Following the recent European Court of Justice decision in Zino Davidoff (see IPnewsflash dated 20 November 2001)), Pumfrey J. in the High Court yesterday ruled in favour of Levi Strauss in its battle to prevent Tesco and Costco from selling Levi jeans imported from outside of the EU. Background Parallel importers have in the past relied on the doctrine of implied consent in an attempt to circumvent the general rule that a trade mark owner is entitled to use his EU trade mark rights to prevent importation into the EU of goods placed on the market outside the EU without his consent. In November last year, the ECJ all but closed the door on this argument (see IPnewsflash dated 20 November 2001), ruling that the consent of a trade mark owner could only be implied where he had unequivocally demonstrated that he had renounced the right to oppose the parallel importation. Following the ECJ ruling, Levi Strauss sought summary judgment against Tesco and Costco arguing that consent could not be implied on the facts and, therefore, Tesco and Costco's importation of non-EU sourced Levi jeans constituted trade mark infringement. The decision Pumfrey J. rejected all of a number of...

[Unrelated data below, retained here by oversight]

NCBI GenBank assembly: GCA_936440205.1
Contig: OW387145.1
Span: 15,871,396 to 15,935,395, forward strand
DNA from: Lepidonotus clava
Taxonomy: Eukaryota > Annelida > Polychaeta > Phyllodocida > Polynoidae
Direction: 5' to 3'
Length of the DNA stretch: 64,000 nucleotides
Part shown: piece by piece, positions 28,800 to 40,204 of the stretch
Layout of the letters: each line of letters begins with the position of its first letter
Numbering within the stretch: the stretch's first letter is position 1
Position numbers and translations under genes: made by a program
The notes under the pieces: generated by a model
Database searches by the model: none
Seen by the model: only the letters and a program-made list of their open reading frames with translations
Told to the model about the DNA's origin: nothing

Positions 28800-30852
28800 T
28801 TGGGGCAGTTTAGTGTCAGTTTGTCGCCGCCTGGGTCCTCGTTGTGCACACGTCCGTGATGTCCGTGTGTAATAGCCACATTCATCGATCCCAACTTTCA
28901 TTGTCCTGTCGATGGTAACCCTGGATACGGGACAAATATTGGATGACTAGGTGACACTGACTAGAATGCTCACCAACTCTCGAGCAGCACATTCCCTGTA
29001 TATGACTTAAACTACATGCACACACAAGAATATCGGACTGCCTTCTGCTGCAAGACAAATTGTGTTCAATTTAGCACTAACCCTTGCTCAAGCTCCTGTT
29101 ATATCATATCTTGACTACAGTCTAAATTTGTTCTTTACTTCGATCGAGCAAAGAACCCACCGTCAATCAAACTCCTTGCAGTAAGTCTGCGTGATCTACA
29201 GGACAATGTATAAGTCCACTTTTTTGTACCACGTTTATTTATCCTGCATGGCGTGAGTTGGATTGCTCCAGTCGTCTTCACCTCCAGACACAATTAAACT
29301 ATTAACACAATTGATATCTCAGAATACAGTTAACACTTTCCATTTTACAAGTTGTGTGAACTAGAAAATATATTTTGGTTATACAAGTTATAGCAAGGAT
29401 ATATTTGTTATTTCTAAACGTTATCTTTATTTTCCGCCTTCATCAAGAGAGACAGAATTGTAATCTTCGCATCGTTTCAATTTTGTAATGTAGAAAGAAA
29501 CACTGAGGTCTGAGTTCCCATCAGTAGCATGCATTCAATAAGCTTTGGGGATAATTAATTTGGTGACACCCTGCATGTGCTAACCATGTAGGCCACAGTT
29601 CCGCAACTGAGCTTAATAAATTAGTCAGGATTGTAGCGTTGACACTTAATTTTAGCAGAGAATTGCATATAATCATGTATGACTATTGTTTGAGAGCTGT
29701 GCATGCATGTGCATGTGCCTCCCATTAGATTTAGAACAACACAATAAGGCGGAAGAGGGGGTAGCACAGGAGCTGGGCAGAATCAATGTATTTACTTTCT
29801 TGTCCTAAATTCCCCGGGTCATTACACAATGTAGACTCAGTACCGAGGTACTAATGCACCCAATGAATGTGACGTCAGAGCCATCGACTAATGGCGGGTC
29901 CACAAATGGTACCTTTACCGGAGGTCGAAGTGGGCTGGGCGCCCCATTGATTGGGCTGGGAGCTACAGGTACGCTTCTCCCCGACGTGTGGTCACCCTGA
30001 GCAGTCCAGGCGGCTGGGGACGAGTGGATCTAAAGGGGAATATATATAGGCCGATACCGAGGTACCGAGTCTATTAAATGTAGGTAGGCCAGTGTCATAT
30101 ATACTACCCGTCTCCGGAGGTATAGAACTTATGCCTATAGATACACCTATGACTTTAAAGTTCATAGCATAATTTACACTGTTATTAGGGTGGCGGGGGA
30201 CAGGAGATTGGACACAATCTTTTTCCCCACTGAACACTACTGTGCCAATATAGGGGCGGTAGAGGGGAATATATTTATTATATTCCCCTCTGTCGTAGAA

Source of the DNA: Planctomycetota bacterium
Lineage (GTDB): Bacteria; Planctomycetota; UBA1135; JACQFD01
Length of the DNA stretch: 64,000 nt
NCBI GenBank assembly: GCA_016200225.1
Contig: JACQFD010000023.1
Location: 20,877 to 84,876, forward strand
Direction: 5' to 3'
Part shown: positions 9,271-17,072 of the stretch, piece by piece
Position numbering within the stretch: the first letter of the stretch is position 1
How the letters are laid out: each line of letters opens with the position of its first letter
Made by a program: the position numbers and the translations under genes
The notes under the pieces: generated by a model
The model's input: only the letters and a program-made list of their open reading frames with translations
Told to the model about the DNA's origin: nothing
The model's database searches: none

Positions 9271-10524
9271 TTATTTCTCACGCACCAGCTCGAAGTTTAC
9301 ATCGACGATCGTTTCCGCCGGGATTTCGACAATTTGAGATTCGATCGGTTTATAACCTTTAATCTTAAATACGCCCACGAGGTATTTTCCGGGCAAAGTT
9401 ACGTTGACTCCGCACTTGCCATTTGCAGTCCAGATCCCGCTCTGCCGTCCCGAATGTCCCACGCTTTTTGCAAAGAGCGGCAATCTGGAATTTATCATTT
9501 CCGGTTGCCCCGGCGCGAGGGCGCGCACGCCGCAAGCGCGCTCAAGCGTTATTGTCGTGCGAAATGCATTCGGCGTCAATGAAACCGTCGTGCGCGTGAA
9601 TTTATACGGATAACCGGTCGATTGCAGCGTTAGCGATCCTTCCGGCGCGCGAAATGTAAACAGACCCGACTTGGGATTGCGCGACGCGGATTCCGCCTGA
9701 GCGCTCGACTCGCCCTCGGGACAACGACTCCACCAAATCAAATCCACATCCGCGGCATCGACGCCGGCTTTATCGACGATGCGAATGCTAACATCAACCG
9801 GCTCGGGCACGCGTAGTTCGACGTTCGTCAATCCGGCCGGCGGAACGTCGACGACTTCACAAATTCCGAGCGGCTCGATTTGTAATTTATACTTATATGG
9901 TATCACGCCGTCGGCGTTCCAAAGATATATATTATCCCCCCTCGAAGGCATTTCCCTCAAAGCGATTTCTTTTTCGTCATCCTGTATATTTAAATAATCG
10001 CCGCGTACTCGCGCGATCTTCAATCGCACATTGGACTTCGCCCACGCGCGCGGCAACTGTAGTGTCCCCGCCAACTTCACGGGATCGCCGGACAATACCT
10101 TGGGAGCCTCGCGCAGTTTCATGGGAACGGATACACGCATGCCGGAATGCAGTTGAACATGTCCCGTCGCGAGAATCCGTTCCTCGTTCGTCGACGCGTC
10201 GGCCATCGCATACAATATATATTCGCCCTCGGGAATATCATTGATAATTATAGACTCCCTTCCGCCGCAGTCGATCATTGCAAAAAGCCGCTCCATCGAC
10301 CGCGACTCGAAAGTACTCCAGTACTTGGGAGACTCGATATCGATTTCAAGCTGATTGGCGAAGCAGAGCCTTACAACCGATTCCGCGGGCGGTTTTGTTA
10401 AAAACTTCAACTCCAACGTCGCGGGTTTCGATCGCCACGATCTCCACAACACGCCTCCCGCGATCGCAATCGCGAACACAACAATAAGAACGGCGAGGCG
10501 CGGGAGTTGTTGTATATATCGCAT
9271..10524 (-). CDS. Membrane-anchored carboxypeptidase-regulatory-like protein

High Court Rules in Tesco/Levi Strauss Battle
|Author:||Ms Naomi Gross|
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